Thursday, 10 May 2007

Global Community of New Zealanders

DIASPORA INC: Welcome to new New Zealand friends registered at, from Addis Ababa, Bangkok, Belfast, Brisbane, Brussels, Chicago, Cortez, Doncaster, Dubai, Forest Grove, Fort Collins, Geneva, Inverness, Kidderminster, Leeds, London, Marbella, Melbourne, Milwaukee, Minneapolis, Misgav, New York, Northam, Oceanside, Perth, Phoenix, Port of Spain, Salt Lake City, Seattle, Singapore, Steilacoom, Sydney, Tehran, Tokyo, Toronto, Victoria, Washington DC and Wimborne; and from Aotearoa, Auckland, Christchurch, Dannevirke, Hamilton, Kapiti, Napier, North Shore, Onewhero, Takaka, Taupo, Te Puke, Upper Hutt, Waitakere and Wellington. For the full list of locations of subscribers to in 1000+ places in 87 countries) see


Anonymous said...

I learned some intersting NZ stastistics the other day. There are actually over 9 million kiwi passport holders,not the 4 million that is publicised by the NZ propaganda machine.5 million kiwis live overseas throughout the world.These figures seem to make more sense and more indicative of the forced and induced diaspora.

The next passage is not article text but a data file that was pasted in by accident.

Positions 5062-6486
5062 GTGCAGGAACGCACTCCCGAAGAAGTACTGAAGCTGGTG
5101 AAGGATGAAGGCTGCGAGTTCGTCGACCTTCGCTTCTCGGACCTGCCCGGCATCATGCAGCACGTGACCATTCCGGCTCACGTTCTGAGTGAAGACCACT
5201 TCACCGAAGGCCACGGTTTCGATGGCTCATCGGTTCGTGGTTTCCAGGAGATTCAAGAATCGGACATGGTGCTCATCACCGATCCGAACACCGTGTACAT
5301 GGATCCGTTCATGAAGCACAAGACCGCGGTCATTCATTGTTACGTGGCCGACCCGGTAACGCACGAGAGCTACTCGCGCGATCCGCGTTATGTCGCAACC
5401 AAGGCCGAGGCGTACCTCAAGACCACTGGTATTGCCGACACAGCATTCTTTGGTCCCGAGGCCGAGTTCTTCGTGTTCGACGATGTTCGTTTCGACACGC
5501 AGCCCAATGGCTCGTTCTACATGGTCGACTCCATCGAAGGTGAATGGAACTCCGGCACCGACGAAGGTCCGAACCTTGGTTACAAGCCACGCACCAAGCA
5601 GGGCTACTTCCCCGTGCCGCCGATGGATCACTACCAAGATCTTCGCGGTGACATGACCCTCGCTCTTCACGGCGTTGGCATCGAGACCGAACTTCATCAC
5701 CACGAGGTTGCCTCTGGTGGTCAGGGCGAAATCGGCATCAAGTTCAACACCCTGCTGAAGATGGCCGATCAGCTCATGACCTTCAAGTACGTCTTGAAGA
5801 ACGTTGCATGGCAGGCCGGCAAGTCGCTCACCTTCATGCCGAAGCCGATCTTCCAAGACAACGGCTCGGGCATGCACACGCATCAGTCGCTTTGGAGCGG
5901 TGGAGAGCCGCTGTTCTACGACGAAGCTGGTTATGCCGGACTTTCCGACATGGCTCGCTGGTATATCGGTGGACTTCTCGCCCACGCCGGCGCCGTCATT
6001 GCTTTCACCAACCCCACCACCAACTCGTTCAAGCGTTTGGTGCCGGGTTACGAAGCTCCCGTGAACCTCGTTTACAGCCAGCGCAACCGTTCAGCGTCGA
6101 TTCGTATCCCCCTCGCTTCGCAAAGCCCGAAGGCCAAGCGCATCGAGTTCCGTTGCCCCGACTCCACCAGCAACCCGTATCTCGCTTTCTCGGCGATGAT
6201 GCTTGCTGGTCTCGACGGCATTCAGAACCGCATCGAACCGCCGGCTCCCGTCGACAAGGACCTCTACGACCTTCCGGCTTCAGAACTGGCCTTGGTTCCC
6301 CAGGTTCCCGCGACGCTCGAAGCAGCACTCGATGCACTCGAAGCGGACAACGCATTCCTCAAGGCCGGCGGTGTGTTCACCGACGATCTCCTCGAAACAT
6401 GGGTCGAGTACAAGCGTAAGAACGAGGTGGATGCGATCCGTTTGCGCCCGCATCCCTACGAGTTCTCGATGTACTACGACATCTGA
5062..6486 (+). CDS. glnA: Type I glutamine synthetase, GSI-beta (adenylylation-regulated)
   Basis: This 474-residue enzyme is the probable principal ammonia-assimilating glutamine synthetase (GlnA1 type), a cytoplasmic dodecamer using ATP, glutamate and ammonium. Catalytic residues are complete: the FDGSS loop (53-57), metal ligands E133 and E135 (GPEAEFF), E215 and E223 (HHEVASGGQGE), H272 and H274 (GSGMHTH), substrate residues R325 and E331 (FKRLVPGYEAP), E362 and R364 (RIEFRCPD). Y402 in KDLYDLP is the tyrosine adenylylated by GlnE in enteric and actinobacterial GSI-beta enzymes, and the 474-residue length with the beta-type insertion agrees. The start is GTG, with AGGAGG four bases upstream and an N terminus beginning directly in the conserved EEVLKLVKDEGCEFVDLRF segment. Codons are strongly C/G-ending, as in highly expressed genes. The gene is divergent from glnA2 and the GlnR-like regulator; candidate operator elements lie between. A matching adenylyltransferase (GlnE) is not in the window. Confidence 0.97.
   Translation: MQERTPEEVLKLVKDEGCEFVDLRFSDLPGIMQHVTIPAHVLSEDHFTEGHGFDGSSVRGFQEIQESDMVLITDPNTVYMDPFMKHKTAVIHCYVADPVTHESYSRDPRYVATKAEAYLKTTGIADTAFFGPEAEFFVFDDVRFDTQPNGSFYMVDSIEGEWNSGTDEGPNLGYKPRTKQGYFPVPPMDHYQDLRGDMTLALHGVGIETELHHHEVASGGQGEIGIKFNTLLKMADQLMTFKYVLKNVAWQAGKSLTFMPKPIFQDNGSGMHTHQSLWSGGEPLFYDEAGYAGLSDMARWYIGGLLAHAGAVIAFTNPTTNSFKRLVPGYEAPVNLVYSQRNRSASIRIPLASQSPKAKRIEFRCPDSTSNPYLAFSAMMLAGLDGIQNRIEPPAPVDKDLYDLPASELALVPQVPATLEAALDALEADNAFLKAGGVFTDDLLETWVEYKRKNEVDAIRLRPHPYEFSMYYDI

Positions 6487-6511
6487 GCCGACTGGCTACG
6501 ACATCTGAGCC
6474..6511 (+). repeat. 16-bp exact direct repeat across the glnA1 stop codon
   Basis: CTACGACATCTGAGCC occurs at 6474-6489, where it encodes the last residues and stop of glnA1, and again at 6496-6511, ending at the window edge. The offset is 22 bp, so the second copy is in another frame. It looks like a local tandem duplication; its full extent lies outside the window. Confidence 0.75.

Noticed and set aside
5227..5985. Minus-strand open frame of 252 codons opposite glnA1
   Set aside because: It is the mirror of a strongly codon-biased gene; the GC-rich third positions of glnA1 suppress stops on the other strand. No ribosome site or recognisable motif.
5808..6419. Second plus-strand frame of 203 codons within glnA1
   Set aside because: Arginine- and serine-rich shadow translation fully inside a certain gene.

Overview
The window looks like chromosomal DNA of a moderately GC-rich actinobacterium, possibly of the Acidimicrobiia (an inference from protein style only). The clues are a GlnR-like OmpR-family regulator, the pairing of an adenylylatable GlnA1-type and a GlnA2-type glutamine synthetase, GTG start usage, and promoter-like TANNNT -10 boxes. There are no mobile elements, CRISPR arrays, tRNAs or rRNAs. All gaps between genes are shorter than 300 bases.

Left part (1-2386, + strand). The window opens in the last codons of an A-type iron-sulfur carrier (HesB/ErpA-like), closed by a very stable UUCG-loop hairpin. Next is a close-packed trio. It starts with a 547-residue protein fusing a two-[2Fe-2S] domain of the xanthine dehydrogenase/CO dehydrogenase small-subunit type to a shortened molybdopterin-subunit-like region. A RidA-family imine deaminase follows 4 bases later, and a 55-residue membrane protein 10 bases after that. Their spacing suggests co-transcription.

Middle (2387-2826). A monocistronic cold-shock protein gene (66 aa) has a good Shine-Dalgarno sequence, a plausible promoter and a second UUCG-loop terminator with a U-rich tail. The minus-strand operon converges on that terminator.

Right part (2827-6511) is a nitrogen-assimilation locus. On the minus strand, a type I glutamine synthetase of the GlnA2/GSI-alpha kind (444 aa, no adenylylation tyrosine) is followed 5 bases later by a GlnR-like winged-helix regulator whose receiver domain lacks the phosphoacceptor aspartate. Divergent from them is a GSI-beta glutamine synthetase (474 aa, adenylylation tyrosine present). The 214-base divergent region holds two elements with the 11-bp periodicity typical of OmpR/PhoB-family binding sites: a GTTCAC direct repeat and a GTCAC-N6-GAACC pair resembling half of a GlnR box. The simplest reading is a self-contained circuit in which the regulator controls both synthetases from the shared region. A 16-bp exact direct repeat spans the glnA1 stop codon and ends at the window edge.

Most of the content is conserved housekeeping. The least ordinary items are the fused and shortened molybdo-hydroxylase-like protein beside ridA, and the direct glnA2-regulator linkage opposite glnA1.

The term: diaspora (in Greek, – "a scattering or sowing of seeds") is used to refer to any people or ethnic population forced or induced to leave their traditional ethnic homelands; being dispersed throughout other parts of the world, and the ensuing developments in their dispersal and culture.

Sven Solen said...

The tapping of energy from the past is a virtual industry in New Zealand and in part revolves around slowly reconciling the existence of a nation of migrants with a nation of cultures (with kudos to the people at Culture and Heritage).

Tales of diaspora are becoming central to the imaging of New Zealand, as played out in the recently screened Gibson Group/ TVNZ doco Here to Stay. This was a clever lite packaging of the contributions of Scots, Germans, English, Chinese, Irish, Croation/ Dalmatian to the mix of values and personalities that have tempered the "great Kiwi tribe".

From an NZEDGE perspective the extension is that not everyone stays at home. Wherever the edge takes us there are new landfalls, new places to stand upright. Imagining NZEDGE lifts history into the present, it celebrates the diaspora at both edges. Here to stay and go, to leave and return. I whet my appetite with that thought by reading Paul Ward's essay on the Brain Exchange: